- Journal of Psychosocial Nursing and Mental Health Services
- July 2011 - Volume 49 · Issue 7: 35-42
The worldwide burden of mental illness is increasing. Strong leadership is increasingly emerging as a core component of good mental health nursing. The aim of this article is to demonstrate the ways in which nurses can provide strong and consistent leadership in a values-based practice environment that embodies respect for individuals’ dignity and self-determination within a community residential mental health service, which provides a structural foundation for effective action. This is accomplished through the presentation of two vignettes, which highlight how the seemingly impossible becomes possible when an economic paradigm such as agency theory is exchanged for a sociological and psychological paradigm found in leadership as stewardship at the point of service. It is through stronger nursing leadership in mental health that stigma and discrimination can be reduced and better access to treatments and services can be gained by those with mental illness. Nurse leadership in mental health services is not new, but it is still relatively uncommon to see residential services for “high needs” individuals being led by nurses. How nurses meet the challenges faced by mental health services are often at the heart of effective leadership skills and strategies.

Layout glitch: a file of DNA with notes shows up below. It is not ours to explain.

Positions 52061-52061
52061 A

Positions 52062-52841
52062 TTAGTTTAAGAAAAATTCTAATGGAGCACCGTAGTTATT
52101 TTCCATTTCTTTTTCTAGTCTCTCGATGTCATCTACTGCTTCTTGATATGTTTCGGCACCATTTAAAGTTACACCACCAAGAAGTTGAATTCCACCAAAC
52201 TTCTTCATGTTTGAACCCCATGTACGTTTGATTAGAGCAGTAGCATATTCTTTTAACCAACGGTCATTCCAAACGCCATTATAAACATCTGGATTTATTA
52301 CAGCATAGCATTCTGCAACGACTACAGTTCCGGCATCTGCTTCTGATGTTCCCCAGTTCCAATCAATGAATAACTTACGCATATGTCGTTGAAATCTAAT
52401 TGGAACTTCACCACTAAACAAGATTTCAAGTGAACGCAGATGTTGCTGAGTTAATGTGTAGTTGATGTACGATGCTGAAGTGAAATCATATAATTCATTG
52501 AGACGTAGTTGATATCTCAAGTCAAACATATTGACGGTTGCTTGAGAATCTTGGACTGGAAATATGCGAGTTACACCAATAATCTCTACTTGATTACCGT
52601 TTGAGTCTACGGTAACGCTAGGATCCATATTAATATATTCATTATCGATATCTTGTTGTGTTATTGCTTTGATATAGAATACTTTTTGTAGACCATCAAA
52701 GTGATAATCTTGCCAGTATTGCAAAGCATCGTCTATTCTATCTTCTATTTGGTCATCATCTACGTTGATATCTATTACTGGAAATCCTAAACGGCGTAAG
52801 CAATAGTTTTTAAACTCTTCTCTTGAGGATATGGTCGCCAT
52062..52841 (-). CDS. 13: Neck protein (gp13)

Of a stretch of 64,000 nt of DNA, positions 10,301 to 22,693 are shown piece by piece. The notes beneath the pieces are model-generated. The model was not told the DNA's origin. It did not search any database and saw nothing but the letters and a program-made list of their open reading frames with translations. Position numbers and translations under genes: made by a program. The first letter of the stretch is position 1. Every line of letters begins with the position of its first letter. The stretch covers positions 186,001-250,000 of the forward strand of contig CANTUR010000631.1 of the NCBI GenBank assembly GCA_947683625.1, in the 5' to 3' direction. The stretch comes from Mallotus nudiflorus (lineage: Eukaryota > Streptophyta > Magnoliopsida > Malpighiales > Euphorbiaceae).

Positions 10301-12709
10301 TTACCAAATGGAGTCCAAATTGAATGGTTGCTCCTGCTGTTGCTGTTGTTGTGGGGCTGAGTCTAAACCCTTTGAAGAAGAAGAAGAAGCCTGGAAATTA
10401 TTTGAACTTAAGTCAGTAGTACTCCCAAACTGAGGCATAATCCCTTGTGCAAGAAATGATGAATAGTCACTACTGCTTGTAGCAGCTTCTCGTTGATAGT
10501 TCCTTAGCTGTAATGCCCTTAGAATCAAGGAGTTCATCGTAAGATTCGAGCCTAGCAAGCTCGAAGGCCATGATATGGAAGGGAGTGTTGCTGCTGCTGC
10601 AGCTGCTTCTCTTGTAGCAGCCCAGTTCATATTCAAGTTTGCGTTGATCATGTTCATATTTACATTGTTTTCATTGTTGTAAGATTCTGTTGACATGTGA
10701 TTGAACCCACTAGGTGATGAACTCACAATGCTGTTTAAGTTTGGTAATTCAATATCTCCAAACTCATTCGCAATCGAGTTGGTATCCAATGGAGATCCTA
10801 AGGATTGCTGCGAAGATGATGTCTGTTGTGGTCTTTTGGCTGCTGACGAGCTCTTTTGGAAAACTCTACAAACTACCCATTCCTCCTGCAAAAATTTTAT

Dr. Hughes is Facilitator, World Health Organization Pacific Islands Mental Health Network (WHO PIMHnet), Adjunct Professor, Auckland University of Technology, Auckland, New Zealand, and Visiting Professor, University of Sydney, Sydney, New South Wales, Australia; and Dr. Bamford is Head of School of Nursing, Auckland University of Technology, Auckland, New Zealand.
The authors disclose that they have no significant financial interests in any product or class of products discussed directly or indirectly in this activity, including research support. The authors thank Kevin Hughes, Clinical Manager, and the residents and staff of Hillcrest Lodge.
Address correspondence to Frances A. Hughes, RN, DNurs, ONZM, FNZCMHN, FACMHN, WHO PIMHnet Facilitator and Adjunct Professor, Auckland University of Technology, PO Box 58026, Whitby, 5245, Wellington, New Zealand; e-mail: .email@example.com